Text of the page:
Sunday, April 16, 2006

Sunday games recap (Bonus!)

Yes, you read that right- boardgames played on Sunday that bear mentioning. At last Friday's game extravaganza, I made sure to pick up at least a few games that could be played as two-player. You see, I like to include Cat in games whenever possible, so I'm always keeping an eye out for one that I think she'd play, like, look at, or even just think about playing.

In order to stave off the Sunday Blues, we passed a pleasant day in front of the electronic teat, then off to a local diner (all right, Denny's) to review my edits and notes on the most recent draft of her first novel. Does anyone know a literary agent? We had planned to see Inside Man, the new Spike Lee heisty-drama with Jodie Foster and Denzel Washington, plus the Operative from the Serenity movie and some other actors. We wound up missing it, but no matter- off to the house (apartment, fine) for to get in a few games!

First, we played Wooly Bully (BGG, BUY ME!). This is a tile-laying territory game based around sheep (Why are there more and more games cropping up with a sheep theme? I just don't want to know, I think). It plays with two to four, so we gave it a shot with two. I've got to step aside a moment and really speak about the quality of the components. Each double-sided tile shows forest, village, or sheep in four colors. Each sheep has a different pattern, for those of us with colorblindness, and each pasture has a slightly different shade of green. Very high quality, and nice touches on individual sheep made it a pleasure to look at. Sadly, I think players might readily succumb to analysis paralysis, as you have many options on each turn, and as you lay tiles that match on one, two, three, or even four sides, you'll pull more tiles, giving you more options, etc etc, vicious circle. But it's semi-light tile-laying territory game where you can throw wolves at the sheep to keep your opponent from scoring. I want to see this with four and see how vicious it can get, but Cat observed that there's not much room for table talk; if you can play a game in silence, then it's generally not going to win big on the Cat-o-meter.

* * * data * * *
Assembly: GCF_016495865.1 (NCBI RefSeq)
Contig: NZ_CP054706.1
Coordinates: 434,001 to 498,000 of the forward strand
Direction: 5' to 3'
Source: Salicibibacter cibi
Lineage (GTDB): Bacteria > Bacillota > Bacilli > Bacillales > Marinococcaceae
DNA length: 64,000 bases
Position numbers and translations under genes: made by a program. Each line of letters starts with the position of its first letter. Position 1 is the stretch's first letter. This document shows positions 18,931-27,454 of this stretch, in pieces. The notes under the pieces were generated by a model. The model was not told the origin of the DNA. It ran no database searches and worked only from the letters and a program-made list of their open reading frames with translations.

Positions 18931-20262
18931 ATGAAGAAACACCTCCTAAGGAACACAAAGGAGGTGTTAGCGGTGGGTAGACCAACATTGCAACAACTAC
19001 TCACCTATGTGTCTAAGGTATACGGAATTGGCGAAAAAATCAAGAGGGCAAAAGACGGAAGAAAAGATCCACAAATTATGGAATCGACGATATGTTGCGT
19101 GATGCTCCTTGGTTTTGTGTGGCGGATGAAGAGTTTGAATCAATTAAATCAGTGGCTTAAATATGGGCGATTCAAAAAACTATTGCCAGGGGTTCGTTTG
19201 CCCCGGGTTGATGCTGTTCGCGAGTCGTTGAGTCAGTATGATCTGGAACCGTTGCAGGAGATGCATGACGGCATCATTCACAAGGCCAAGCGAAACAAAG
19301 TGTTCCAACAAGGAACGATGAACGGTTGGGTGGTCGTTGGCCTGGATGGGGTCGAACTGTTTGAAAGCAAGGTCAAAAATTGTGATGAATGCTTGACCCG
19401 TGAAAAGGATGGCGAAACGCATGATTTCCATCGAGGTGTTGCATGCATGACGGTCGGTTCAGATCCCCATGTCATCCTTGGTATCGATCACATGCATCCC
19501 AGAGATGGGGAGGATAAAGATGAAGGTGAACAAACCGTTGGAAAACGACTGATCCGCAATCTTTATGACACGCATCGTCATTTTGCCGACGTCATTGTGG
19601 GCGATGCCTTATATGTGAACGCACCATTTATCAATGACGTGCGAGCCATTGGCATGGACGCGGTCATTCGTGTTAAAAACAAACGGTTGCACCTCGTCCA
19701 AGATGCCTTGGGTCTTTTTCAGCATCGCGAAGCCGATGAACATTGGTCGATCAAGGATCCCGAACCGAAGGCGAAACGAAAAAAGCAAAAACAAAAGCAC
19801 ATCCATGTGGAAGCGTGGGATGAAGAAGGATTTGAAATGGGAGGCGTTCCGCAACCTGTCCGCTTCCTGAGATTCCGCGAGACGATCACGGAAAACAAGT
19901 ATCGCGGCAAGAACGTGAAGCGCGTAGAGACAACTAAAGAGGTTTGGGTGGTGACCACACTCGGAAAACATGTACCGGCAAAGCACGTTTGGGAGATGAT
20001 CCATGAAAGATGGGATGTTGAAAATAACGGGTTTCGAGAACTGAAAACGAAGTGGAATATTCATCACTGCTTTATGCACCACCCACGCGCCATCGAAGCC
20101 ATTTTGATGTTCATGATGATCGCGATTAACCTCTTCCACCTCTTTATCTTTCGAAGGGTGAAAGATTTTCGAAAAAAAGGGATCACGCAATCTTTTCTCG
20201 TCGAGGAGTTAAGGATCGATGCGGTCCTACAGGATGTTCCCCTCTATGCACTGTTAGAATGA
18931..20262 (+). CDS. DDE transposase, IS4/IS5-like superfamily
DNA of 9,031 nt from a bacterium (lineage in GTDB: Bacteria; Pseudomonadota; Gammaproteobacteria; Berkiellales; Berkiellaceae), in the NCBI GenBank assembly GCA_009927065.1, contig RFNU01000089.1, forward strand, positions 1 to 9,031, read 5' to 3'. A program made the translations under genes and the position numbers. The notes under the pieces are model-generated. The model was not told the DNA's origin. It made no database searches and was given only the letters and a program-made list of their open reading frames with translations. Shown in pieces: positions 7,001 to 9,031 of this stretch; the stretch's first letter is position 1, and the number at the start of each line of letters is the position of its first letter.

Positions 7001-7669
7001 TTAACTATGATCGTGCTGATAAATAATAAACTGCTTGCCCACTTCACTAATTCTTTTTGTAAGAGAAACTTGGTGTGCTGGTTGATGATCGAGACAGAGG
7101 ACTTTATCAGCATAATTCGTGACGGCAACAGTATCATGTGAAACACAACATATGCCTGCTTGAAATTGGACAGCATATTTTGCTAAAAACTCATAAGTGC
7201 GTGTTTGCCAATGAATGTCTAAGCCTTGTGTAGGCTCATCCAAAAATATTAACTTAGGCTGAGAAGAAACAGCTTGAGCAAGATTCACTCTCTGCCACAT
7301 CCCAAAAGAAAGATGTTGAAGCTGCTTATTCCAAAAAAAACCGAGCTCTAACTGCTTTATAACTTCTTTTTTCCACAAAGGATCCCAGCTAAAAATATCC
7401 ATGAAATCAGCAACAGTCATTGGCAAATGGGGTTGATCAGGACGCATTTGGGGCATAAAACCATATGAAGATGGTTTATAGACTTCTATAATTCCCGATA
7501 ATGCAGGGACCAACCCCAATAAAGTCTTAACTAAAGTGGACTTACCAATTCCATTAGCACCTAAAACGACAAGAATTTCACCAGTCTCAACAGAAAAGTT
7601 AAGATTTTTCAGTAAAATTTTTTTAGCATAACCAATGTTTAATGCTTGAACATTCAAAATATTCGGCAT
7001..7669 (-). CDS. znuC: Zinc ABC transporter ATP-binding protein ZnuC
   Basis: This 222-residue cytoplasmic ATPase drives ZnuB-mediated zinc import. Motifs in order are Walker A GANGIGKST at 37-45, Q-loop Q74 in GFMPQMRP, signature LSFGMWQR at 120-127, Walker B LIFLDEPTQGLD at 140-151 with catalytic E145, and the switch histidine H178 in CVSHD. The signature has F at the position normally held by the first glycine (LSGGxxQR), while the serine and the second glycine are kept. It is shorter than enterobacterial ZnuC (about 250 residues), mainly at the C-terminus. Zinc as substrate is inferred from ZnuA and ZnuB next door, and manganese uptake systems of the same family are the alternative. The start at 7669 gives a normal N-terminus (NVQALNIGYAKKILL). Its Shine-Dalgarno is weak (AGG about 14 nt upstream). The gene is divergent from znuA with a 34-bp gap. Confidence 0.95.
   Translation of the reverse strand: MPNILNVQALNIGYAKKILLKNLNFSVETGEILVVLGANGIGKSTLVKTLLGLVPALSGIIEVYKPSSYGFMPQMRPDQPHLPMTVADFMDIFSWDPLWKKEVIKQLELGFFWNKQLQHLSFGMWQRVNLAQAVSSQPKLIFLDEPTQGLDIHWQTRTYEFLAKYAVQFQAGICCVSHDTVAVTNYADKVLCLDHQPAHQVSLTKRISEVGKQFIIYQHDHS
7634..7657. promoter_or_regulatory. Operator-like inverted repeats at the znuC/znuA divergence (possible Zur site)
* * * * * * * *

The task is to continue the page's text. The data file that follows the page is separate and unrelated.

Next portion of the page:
As a quick aside, games play better or worse with different numbers of players, have you noticed that? A game designed for 2-4 might play like crap with three, and a game marketed as for 3-5 might simply not work with five players. Some games have expansions to let you play with more players; this usually doesn't work but is playable and therefore a completely different game. Look at Catan, am I right? But I digress.

Next, we got in three rounds of Tamsk (BGG, BUY ME!). I've wanted this game for many years; I last recall playing it before 2003 and probably sometime in 2002. I know that that copy survived Katrina, but now it's on the Left Coast. Recently coming back into print, I snagged a copy. It lists for $50, but is made of well-crafted material: six three-minute timers, sixty-four Bakelite ivory rings, and a hexagonal board. You're trying to get rid of your rings as you move your timers around the board; the center spaces hold more rings and therefore offer more movement possibilities, as once a space holds its maximum number of rings, you can't move there again. Did I mention that your pieces are timers? If they run out of sand, you leave them where they are, never to be moved again. Once again, we're talking about a game of territory, but the added dimension of time adds a delightful twist. Two players, maybe fifteen minutes per game if you're slow.

Tamsk is one of the games in the Gipf project, a sort of meta-game that can bring in its other games as part of a challenge. New pieces called "potentials" get back into the main game once the challenge is over. Imaging playing a round of chess, but each time you tried to capture a piece, you participated in a mini-game to determine the outcome: if you won, you got not only your original chess move, but also another nonstandard piece to bring in with its own rules and strategies. It's old news, but there are very interesting things going on in this world of abstract strategy. I've played only half of the six games: Gipf, Tamsk, and Zertz. The other three remain unplayed by me: Dvonn, Yinsh, and Punct.

Finally, we played three or four games of Times Square (BGG, BUY ME!). Yet another offering from Dr. Reiner Knizia, this is effectively tug-of-war with cards, a number of handsome wooden tokens and a somewhat tacked-on 1940s nightclub battle theme. This one is designed for two and two alone; I don't think teams would work. I don't normally like to talk poorly of a Rio Grande game; they have high standards of both gameplay and materials. In this case, the rules had many typos and editorial lapses; nothing game-breakingly awful, but definitely not the clearest sets of rules ever. Regardless, there's a fine game here. Indirect influence is the heart of the game as two competing nightclub owners try to lure one of two famous personages to frequent their club; Saucy Sue (plus bodyguards) and Champagne Charlie. Sue has her bodyguards to work around, Dancing Deb and Handsome Hal can both move tokens in different ways, and Charlie always follows the popular spot. Players have cards to move the various pieces, but always one and only one at a time. It took us a game or two to get the hang of it, but the time estimates are way off- this isn't a twenty- or thirty- minute game; we played one in about ten minutes; light with hints of medium-heavy. Definitely a keeper.

Oh, and happy Easter.

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